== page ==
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The Persian Melody Project began from a desire to make Persian music more accessible to classical singers and to bring Persian folksongs and melodies to the Western classical stage. Founder Raeeka Shehabi-Yaghmai is an Iranian American; throughout her life, she has witnessed the effect of borders being seen as a separation of people and cultures as opposed to merely serving as geographical markers where different cultures and customs exist. For 8 years, she observed the devastating affects of war and what happens when differences are made to divide rather than serving as something to be discovered. Her entire young adult life, she wondered what it would be like if those differences had been celebrated rather than demonized.

Raeeka wanted to create a way to erase those borders in order to bring the two very different cultures in which she has lived together, and she is doing so through the universal language of music. She wanted to represent a melding of these cultures by having Persian melodies arranged using Western compositional techniques. In order to achieve this, Raeeka purposely sought out an American composer with which to collaborate. The melodies are those of derived from Persian songs: some folksongs and some using the melodies found in Persian popular music. She found her collaborative partner in composer David Garner, and the two began work together on the project in 2007. Bringing the two musical styles together was not without its challenges; there were differences in opinion on how the works should be composed, but through those differences the collaboration grew as each learned the other’s musical language resulting in a beautiful, powerful collection.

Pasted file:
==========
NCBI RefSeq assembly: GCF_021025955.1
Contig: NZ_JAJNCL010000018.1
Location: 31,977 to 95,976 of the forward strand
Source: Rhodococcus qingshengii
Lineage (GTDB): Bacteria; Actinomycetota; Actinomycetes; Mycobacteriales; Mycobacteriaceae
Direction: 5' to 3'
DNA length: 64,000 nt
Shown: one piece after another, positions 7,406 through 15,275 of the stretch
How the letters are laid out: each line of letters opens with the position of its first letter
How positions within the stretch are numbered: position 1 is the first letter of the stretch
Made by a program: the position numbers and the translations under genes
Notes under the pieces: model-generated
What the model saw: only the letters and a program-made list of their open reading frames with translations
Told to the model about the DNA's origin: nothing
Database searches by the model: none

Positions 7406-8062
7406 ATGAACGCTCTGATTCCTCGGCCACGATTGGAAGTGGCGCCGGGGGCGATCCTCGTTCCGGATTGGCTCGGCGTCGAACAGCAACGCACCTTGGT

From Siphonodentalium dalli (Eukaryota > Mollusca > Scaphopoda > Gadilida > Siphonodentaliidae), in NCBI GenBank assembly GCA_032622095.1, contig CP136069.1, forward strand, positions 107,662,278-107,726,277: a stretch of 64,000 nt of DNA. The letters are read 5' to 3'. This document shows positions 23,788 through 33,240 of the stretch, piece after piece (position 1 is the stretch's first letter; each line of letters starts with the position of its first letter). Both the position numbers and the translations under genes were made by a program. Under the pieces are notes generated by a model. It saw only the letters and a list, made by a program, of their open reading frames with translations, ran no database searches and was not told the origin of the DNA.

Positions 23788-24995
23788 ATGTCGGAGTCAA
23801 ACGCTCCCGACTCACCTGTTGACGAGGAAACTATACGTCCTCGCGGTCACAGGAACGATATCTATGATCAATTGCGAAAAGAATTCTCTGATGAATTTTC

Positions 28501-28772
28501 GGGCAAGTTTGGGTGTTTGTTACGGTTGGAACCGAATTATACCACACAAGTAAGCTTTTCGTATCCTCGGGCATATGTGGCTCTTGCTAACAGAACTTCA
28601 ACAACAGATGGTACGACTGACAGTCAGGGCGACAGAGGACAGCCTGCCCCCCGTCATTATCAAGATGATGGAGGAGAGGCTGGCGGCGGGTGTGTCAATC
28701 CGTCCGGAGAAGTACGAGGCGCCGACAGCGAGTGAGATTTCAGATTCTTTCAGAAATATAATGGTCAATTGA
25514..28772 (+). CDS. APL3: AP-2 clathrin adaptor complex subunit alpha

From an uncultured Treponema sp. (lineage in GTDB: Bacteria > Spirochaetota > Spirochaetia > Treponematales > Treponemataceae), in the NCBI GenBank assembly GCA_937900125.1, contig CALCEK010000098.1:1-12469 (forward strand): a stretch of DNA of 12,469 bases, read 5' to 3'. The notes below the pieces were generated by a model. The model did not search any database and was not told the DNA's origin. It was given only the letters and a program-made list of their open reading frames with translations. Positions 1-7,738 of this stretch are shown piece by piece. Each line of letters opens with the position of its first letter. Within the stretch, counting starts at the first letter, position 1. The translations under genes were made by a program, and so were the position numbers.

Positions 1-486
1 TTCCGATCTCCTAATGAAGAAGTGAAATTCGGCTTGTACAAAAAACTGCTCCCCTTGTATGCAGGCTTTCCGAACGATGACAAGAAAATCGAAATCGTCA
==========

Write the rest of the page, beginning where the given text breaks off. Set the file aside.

The subject matter of the songs is simplistic; the texts speak of romance, unrequited love, and daily living. But the intention of these goes far beyond the scope of music itself: the pieces serve as a symbol of embracing our differences in background and culture and seeking to celebrate those differences rather than being afraid of the unknown. Although the customs and sounds of the two cultures may be quite different, the emotions experienced by both are one and the same.

The first performance of songs from the Persian Melody Project occurred in 2007 as part of the Brand Library Concert Series in Glendale, CA. The following year, the Oakland East Bay Symphony featured orchestrated arrangements of five of the pieces, giving the orchestrated arrangements their world premiere. Other orchestra engagements followed, including a performance with the Redwood Symphony and three performances in Los Angeles and New York with Maestro Loris Tjeknavorian. The project’s original pianist collaborator was Kristin Pankonin, who upon hearing the songs for the first time was eager to be involved with the project. Kristin, who had been Raeeka’s vocal coach since 2004, read the pieces as if she already knew them. She was already a long-time pianist of choice for David Garner, and so having her as part of the creative team was a natural, obvious choice. Kristin was named the official pianist of the Persian Melody Project. She worked closely with David and Raeeka, even after being diagnosed with a rare form of terminal cancer in 2009. Kristin and Raeeka were to perform many concerts together from 2008 on and recorded some of the songs in 2012. She worked closely with Raeeka and David on the project until her passing in 2014.

To date, 18 songs have been arranged for voice and piano, 9 for voice and orchestra, and 6 for chamber ensemble consisting of voice, piano, and cello, with the option of also using a daf, a large Persian frame drum. The project has been generously supported by philanthropist Bita Daryabari through the Unique Zan Foundation.

The first CD recording of the melodies is scheduled for June of 2016. The album will contain ten of the songs accompanied by piano. Kevin Korth accompanies Raeeka Shehabi-Yaghmai on all of the tracks except for ‘Mobarak baad’, which was recorded in 2012 with Kristin Pankonin before her passing. A printing of the songs with piano accompaniment, including translations and pronunciation guides, is also in progress in order for this unique fusion of musical styles – and thus cultures – to become more widely shared with performers and audiences alike.